Saturday, November 23, 2013


There are different tenors in the analysis of the past that counties to the present. The most general way to classify them is the following: 1. one can move from past to present; 2. one can move from the present to the past (history of present). It appears from the title of your write up that you are more proximate to the second one. The suggestion seems to be that you start from the present day cultural location of Kalady and trace back its relationship with Buddhist culture, Buddhist path, Buddhist thoughts …………… through Sankaracharya. Though both ways 1&2 deal with time, transmission, transformation, continuitty & discontinuity etc they have different political imperatives. Your attempt, I feel, is not so much to contemplate on Buddhism per se, but to recognize how ‘it’ is pervasive and prevail across the taken for granted social categories/distinctions such as caste-class hierarchies. You are thinking about ways in which the icon of Buddha (especially in Kalady) got erased over time. You are alluding to the point that the place name “Kalady” refers to ‘foot prints of a guru or master’ or preacher. This in turn suggests that it is a reminiscence of relic worship. Perhaps, the question that crops up is the following: can one overlook the metaphorical reduction of Kalady to the Sankaracharya icon? More than this question there is yet another one; how such a metaphorical reduction erased the land marks of Buddhist traces/……. ? When one embark on the voyager from the banks of Periyar to ‘Buddha’/ Buddhism/ Buddhist culture, (path, thought…) one has to anticipate the roaring waves of conceptual and category slippages. I am sure that you have in your mind not so much the ‘historical Buddha’ but the Buddha in action and the Budddha dis-activated. And the Kalady overshadowed or over-lit to the extent of blissful blindness.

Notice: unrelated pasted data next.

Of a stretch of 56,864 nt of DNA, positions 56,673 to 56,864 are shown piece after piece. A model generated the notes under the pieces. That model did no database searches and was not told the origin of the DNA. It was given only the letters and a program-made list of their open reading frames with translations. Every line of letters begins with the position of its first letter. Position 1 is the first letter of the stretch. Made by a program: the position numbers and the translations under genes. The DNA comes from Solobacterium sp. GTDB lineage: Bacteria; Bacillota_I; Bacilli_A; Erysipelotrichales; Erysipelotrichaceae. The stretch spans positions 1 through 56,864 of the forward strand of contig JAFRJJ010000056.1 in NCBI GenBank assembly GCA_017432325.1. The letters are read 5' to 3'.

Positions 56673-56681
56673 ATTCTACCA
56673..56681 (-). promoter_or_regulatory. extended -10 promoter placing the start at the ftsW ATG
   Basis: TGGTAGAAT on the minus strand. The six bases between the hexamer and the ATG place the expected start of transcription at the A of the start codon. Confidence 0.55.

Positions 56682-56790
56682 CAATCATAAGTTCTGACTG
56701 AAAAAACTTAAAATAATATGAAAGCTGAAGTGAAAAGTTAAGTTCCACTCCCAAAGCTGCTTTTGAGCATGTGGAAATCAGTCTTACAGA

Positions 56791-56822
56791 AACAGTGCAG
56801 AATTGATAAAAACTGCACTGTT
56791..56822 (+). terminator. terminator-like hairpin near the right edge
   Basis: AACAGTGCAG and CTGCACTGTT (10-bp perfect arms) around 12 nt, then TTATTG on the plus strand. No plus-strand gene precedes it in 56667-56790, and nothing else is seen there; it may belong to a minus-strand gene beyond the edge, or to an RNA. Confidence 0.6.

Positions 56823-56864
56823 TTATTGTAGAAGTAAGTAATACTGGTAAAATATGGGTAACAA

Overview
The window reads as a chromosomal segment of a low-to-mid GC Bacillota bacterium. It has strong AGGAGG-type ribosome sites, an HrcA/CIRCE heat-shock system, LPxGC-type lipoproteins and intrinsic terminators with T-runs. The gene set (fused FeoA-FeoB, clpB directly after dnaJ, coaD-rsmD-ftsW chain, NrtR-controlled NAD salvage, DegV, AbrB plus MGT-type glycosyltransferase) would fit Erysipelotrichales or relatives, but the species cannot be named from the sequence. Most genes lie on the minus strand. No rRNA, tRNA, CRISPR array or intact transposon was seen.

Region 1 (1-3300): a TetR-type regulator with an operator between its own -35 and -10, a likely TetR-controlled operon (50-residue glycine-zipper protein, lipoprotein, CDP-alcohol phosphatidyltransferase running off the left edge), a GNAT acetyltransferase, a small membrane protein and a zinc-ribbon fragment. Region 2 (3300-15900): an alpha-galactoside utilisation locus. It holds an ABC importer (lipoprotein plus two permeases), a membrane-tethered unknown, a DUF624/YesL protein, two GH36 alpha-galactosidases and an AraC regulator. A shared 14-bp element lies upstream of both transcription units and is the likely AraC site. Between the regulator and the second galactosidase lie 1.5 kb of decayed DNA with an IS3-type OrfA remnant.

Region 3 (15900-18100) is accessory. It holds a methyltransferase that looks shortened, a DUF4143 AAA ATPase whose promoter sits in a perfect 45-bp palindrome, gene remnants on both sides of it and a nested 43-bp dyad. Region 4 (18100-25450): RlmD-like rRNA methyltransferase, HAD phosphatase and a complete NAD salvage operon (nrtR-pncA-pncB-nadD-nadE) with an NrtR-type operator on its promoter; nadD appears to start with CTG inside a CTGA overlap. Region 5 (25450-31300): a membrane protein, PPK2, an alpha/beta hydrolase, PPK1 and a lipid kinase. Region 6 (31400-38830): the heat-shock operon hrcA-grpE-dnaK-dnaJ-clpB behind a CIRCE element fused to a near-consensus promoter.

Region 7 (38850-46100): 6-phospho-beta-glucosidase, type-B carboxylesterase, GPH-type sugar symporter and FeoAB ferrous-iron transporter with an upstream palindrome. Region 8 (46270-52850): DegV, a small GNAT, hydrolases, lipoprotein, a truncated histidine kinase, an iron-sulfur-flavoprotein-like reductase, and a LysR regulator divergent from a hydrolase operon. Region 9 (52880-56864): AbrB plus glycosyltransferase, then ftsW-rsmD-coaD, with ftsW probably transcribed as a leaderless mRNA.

The multiple usages such as Budhist path, Buddhist thought, Buddha vada (Buddhist argument), Buddhist religion, Buddhist culture etc. reveal that you are not taking any deterministic or stoic stand. This is intellectually quite comforting for there is no whip; moreover, such multiple usage gives room for capturing the heterogeneity and multiplicity.     
I understand from your Note that Sankaracharya is a veda-anthi(vedanti) and resonate well with the idea that Sankaracharya is a cypto-Buddhist. If this is so, the philosophical/theoretical voyage from Kalady to non-historic/non-transcendental Buddha through Sankara opens up fresh routes for contemplation.  

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